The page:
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dc.contributor.authorKyi Phyu Ayeen_US
dc.contributor.authorVipa Thanachartweten_US
dc.contributor.authorChit Soeen_US
dc.contributor.authorVarunee Desakornen_US
dc.contributor.authorSupat Chamnanchanunten_US
dc.contributor.authorDuangjai Sahassanandaen_US
dc.contributor.authorThanom Supapornen_US
dc.contributor.authorVisith Sitprijaen_US
dc.contributor.otherKing Chulalongkorn Memorial Hospital, Faculty of Medicine Chulalongkorn Universityen_US
dc.contributor.otherMahidol Universityen_US
dc.contributor.otherPhramongkutklao College of Medicineen_US
dc.contributor.otherQueen Saovabha Memorial Instituteen_US
dc.contributor.otherMedical Warden_US
dc.contributor.otherUniversity of Medicine 1en_US
dc.date.accessioned2019-08-28T06:07:47Z-
dc.date.available2019-08-28T06:07:47Z-
dc.date.issued2018-06-01en_US
dc.identifier.citationWilderness and Environmental Medicine. Vol.29, No.2 (2018), 166-175en_US
dc.identifier.issn10806032en_US
dc.identifier.other2-s2.0-85044160914en_US
dc.identifier.urihttps://www.scopus.com/inward/record.uri?partnerID=HzOxMe3b&scp=85044160914&origin=inwarden_US
dc.identifier.urihttp://repository.li.mahidol.ac.th/dspace/handle/123456789/46647-
dc.description.abstract© 2018 Wilderness Medical Society Introduction: Factors predictive for death from snake envenomation vary between studies, possibly due to variation in host genetic factors and venom composition. This study aimed to evaluate predictive factors for death from snake envenomation in Myanmar. Methods: A prospective study was performed among adult patients with snakebite admitted to tertiary hospitals in Yangon, Myanmar, from May 2015 to August 2016. Data including clinical variables and laboratory parameters, management, and outcomes were evaluated. Multivariate regression analysis was performed to evaluate factors predictive for death at the time of presentation to the hospital. Results: Of the 246 patients with snake envenomation recruited into the study, 225 (92%) survived and 21 (8%) died during hospitalization. The snake species responsible for a bite was identified in 74 (30%) of the patients; the majority of bites were from Russell's vipers (63 patients, 85%). The independent factors predictive for death included 1) duration from bite to arrival at the hospital >1 h (odds ratio [OR]: 9.0, 95% confidence interval [CI]: 1.1–75.2; P=0.04); 2) white blood cell counts >20 ×103 cells·μL-1 (OR: 8.9, 95% CI: 2.3–33.7; P=0.001); and 3) the presence of capillary leakage (OR: 3.7, 95% CI: 1.2–11.2; P=0.02). A delay in antivenom administration >4 h increases risk of death (11/21 deaths). Conclusions: Patients who present with these independent predictive factors should be recognized and provided with early appropriate intervention to reduce the mortality rate among adults with snake envenomation in Myanmar.en_US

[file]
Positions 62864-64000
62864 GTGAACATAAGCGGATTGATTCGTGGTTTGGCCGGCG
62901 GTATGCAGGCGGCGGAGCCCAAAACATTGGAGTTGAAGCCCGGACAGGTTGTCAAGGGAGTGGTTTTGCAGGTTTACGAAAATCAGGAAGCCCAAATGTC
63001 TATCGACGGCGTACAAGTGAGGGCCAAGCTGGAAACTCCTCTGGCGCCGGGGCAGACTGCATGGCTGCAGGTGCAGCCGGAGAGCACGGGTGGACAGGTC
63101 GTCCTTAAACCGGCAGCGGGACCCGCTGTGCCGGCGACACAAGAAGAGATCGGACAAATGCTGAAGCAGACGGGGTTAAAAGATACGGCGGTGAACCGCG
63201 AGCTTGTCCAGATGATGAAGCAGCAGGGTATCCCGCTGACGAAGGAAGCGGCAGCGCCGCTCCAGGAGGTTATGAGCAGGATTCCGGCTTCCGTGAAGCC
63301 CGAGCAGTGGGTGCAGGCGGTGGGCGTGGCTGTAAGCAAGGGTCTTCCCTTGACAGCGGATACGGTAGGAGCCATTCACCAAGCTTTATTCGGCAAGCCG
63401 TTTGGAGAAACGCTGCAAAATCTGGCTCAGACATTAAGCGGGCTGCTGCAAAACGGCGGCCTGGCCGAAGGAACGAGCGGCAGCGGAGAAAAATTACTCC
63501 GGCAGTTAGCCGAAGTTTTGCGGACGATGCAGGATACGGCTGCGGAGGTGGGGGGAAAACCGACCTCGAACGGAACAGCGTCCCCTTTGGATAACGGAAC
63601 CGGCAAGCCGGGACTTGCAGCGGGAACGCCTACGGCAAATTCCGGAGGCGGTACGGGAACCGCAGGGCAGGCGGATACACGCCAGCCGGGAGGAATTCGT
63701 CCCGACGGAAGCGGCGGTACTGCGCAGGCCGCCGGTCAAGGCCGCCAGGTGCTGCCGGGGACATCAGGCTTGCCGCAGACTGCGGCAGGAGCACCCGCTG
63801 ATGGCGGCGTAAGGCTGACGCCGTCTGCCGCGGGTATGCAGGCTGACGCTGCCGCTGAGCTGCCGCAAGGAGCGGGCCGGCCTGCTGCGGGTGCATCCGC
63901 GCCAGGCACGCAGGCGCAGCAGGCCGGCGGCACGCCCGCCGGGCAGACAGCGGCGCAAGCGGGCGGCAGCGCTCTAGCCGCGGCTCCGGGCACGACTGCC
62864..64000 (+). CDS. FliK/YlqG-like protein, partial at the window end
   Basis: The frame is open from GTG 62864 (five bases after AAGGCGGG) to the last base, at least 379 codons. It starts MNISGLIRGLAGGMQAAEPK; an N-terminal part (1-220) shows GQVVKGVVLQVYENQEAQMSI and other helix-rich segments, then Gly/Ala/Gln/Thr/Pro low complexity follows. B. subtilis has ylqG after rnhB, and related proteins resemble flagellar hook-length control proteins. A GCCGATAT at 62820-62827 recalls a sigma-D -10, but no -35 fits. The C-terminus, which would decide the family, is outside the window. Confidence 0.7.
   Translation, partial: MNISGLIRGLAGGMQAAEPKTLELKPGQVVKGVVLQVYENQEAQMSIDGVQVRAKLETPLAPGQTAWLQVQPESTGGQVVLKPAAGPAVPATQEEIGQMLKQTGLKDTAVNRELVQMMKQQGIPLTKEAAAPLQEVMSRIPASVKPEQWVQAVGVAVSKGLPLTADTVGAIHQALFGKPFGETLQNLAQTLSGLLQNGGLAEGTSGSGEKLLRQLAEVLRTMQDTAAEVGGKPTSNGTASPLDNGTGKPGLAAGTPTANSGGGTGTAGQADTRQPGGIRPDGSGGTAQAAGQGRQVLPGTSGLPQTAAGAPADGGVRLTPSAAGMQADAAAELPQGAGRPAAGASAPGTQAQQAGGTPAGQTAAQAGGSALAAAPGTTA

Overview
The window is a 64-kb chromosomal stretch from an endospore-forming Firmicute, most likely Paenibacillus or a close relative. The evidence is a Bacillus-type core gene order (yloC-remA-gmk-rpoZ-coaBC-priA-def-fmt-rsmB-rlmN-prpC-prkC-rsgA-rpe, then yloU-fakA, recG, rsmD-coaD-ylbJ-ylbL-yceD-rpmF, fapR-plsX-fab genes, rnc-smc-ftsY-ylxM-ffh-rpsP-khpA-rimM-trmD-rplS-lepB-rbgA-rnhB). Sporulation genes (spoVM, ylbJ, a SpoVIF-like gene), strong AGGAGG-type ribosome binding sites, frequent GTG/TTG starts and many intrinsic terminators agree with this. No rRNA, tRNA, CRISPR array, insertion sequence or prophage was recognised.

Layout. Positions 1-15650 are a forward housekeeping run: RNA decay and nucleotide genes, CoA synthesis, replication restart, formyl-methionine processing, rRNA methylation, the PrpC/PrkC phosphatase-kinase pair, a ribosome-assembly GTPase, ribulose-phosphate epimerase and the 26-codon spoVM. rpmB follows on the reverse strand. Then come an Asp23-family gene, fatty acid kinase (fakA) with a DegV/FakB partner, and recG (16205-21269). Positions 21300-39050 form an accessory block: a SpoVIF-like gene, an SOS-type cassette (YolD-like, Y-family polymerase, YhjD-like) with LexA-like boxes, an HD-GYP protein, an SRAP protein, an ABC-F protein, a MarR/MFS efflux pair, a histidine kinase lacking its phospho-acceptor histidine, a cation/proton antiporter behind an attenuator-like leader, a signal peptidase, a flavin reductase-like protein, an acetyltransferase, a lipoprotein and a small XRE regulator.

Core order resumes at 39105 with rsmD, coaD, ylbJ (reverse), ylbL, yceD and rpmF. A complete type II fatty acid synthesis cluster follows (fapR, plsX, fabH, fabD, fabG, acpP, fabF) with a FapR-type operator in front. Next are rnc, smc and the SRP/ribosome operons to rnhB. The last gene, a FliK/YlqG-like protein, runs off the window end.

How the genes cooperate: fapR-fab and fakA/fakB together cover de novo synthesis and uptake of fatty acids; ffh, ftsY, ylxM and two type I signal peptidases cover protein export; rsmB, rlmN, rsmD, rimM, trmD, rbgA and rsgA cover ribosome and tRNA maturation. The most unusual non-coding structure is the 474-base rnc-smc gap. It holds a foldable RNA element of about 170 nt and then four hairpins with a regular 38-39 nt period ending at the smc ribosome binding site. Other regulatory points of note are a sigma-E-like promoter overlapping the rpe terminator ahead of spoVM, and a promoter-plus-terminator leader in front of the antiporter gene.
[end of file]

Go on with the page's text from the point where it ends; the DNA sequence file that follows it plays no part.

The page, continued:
dc.rightsMahidol Universityen_US
dc.source.urihttps://www.scopus.com/inward/record.uri?partnerID=HzOxMe3b&scp=85044160914&origin=inwarden_US
dc.subjectMedicineen_US
dc.titlePredictive Factors for Death After Snake Envenomation in Myanmaren_US
dc.typeArticleen_US
dc.rights.holderSCOPUSen_US
dc.identifier.doi10.1016/j.wem.2018.01.001en_US
Appears in Collections:Scopus 2018

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